Deformation Theory and Moduli in Algebraic Geometry

July 23, 2007 to August 03, 2007
 
Organized By: Max Lieblich (Princeton), Martin Olsson (Berkeley), Brian Osserman (Berkeley), Ravi Vakil (Stanford)
 
 
Background material
Background exercises
Background lecture topics
 
 
Background material
 
We will expect students to have a background in modern algebraic geometry prior to the start of the workshop. For convenience, we use Hartshorne's book Algebraic Geometry as a common starting point in describing the background material. The more of Hartshorne you are familiar with, the easier it will be to understand important examples and motivation, and the more you will get out of the workshop. However, for the sake of expediency we have isolated several key topics which play a crucial role in deformation theory, and you should be sure to familiarize yourself with them prior to the workshop. The background lectures, which will be assigned in advance and given by the participants in small groups during the first week, will also have their topics drawn roughly from this material.

The most important background material for the workshop is the following three areas:
  • Non-reduced schemes
  • Flatness
  • Cohomology
The topic of non-reduced schemes is the vaguest, but we wish to underline that we will be working extensively with them, and it will not be enough to be familiar only with the naive, point-oriented point of view of affine or projective varieties over algebraically closed fields.

A basic introduction to flatness is contained in the section in Hartshorne, which is Section 9 of Chapter III (excepting Proposition 9.3 and Corollary 9.4, which assume familiarity with higher derived pushforwards).

Finally, for cohomology, the crucial basics are covered in Sections 1-4 of Chapter III of Hartshorne, while we recommend that students familiarize themselves as well with Sections 5-7, covering through Serre duality.

Additional material that will be helpful, but at a lower priority, is the remainder of Chapter III of Hartshorne, including smoothness, the theorem on formal functions, and the semicontinuity theorem and theory of cohomology and base change. If you still find yourself with extra time, you can read up on the background lecture topics listed below.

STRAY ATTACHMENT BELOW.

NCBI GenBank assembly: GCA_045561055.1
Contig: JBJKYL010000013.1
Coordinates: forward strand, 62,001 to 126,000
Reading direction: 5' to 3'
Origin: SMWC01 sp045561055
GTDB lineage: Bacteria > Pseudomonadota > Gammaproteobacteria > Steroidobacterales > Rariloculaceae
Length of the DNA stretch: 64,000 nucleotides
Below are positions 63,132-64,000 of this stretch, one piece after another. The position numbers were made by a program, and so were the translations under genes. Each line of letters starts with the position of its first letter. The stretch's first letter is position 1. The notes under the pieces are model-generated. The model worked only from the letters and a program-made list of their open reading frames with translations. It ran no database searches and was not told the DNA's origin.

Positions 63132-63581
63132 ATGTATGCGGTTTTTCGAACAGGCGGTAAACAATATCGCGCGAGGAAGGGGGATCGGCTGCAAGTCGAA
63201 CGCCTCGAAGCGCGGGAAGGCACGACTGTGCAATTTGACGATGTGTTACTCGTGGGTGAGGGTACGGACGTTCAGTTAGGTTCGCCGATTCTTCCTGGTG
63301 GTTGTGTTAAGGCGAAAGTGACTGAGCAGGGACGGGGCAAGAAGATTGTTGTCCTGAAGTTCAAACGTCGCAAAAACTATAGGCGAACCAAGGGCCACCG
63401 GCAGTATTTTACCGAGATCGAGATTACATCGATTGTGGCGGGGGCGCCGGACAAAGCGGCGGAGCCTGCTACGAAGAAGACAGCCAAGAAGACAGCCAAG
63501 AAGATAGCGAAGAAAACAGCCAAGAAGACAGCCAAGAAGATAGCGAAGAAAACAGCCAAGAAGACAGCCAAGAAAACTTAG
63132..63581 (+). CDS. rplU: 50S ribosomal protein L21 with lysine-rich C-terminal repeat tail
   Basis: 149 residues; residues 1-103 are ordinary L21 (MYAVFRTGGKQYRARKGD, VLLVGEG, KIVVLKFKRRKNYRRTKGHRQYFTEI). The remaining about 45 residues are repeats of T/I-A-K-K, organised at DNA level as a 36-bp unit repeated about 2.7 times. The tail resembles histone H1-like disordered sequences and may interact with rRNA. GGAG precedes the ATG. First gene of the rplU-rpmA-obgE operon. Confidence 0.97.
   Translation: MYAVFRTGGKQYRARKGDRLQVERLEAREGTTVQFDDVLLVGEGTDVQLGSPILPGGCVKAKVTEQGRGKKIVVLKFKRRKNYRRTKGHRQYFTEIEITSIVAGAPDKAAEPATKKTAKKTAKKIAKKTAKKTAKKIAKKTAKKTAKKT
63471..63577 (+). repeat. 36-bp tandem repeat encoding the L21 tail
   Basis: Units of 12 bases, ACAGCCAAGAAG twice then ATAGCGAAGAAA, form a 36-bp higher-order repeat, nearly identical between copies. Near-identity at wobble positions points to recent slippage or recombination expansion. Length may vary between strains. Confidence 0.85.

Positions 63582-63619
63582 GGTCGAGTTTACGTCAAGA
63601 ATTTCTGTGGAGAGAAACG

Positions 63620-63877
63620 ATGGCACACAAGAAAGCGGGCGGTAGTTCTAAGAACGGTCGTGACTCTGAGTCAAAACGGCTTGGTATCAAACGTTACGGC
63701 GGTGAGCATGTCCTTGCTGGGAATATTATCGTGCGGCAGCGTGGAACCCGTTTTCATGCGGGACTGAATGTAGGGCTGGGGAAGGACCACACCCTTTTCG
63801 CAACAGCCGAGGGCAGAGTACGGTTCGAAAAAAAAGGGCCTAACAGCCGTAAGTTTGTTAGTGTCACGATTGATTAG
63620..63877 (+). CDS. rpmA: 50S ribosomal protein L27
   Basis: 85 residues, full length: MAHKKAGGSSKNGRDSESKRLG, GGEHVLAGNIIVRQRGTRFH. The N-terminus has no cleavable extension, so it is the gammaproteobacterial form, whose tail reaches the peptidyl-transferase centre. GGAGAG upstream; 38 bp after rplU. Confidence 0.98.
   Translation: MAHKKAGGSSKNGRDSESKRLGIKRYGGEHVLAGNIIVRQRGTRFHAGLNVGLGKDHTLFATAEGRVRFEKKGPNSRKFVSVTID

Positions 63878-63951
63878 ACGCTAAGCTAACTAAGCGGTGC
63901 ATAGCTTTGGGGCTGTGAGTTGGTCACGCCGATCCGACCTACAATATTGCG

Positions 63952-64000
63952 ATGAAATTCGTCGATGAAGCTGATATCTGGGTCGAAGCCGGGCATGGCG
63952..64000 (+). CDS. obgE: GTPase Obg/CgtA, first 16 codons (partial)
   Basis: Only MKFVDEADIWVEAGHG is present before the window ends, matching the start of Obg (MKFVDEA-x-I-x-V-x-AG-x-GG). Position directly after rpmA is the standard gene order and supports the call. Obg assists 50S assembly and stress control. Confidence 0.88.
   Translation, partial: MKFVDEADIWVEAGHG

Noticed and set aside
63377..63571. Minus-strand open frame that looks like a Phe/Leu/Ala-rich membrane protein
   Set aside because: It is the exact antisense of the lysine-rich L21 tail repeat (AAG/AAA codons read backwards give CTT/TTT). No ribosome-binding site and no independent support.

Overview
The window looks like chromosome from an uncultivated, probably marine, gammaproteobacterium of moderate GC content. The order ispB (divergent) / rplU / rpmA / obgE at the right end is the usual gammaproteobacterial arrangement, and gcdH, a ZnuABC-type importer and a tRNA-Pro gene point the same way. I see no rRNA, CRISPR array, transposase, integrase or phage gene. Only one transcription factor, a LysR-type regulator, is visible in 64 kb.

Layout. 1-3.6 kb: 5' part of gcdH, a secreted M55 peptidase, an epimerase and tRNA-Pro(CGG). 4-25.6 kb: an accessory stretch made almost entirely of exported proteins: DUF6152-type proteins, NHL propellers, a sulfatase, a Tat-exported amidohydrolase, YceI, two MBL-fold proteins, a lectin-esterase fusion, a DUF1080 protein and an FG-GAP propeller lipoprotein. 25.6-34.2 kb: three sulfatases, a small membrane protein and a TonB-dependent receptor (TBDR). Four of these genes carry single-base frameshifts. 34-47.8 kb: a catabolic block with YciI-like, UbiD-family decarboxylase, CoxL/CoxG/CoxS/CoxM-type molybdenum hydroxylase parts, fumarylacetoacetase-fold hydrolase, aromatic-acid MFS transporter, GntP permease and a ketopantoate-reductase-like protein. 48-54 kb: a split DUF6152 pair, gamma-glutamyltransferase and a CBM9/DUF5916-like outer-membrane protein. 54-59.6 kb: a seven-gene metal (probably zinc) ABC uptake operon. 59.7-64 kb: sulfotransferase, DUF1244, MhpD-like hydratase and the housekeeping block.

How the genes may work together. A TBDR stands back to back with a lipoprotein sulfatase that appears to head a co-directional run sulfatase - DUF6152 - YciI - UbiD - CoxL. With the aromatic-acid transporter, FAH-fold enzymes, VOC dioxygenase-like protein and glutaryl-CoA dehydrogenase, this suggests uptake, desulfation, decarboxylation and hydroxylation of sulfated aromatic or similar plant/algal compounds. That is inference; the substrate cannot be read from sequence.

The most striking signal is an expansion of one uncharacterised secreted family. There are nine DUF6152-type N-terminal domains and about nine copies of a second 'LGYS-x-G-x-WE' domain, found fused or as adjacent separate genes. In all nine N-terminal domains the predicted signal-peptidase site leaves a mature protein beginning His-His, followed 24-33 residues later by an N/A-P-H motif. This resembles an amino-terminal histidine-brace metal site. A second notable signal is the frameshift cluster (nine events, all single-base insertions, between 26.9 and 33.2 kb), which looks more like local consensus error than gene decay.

Background exercises
 
The following exercises are provided to help explore the required background topics listed above, and to supplement their treatment in Hartshorne. They will not be collected or graded. We will periodically update this page with additional exercises.

Non-reduced schemes:
  • Classify all non-reduced subschemes of the affine plane having length 3. You may find it helpful to first consider the case of schemes supported at a single point, and then those supported at at least two points.
  • Classify (up to isomorphism) all Artin local schemes (i.e., obtained as Spec of an Artin local ring) of length 2 and residue field Fp.
Flatness:
  • Exercise 9.3 of Hartshorne, Chapter III.
  • Suppose that X and Y are schemes flat over Spec A, for A a local Artin ring, and f:X -> Y is a morphism. Let k be the residue field of A. Prove that if f is an isomorphism after restriction to Spec k, then f is an isomorphism.
Related to deformation theory:
  • Exercise 2.8 of Hartshorne, Chapter II.
  • Exercise 8.6 of Hartshorne, Chapter II.
  • Exercise 8.7 of Hartshorne, Chapter II.
 
Background lecture topics
 
The background lectures will each be a half hour, with two each afternoon from Monday through Thursday in the first week. Following are the background lecture topics. Most of them are not covered in Hartshorne, and we will provide additional references as necessary, as well as additional details on what we expect you to cover. Click on each topic to see a more detailed description.

Please rank your top three choices in order of preference, and email your choices to defthy07@msri.org no later than 5:00 PM west coast time on Thursday, July 5. We will attempt to assign topics by Friday, July 6.
  1. Flatness, and the local criterion for flatness. Wednesday, July 25
  2. Smoothness, and the formal criterion for smoothness. Monday, July 23
  3. Etaleness, and the formal criterion for etaleness. Wednesday, July 25
  4. Categories and functors; abelian categories. Monday, July 23
  5. Derived functors. Monday, July 23
  6. Sheaf cohomology: basic properties and computation of examples. Tuesday, July 24
  7. Cohomology on curves: Riemann-Roch and computation of examples. Tuesday, July 24
  8. Grothendieck's existence theorem for coherent sheaves. Thursday, July 26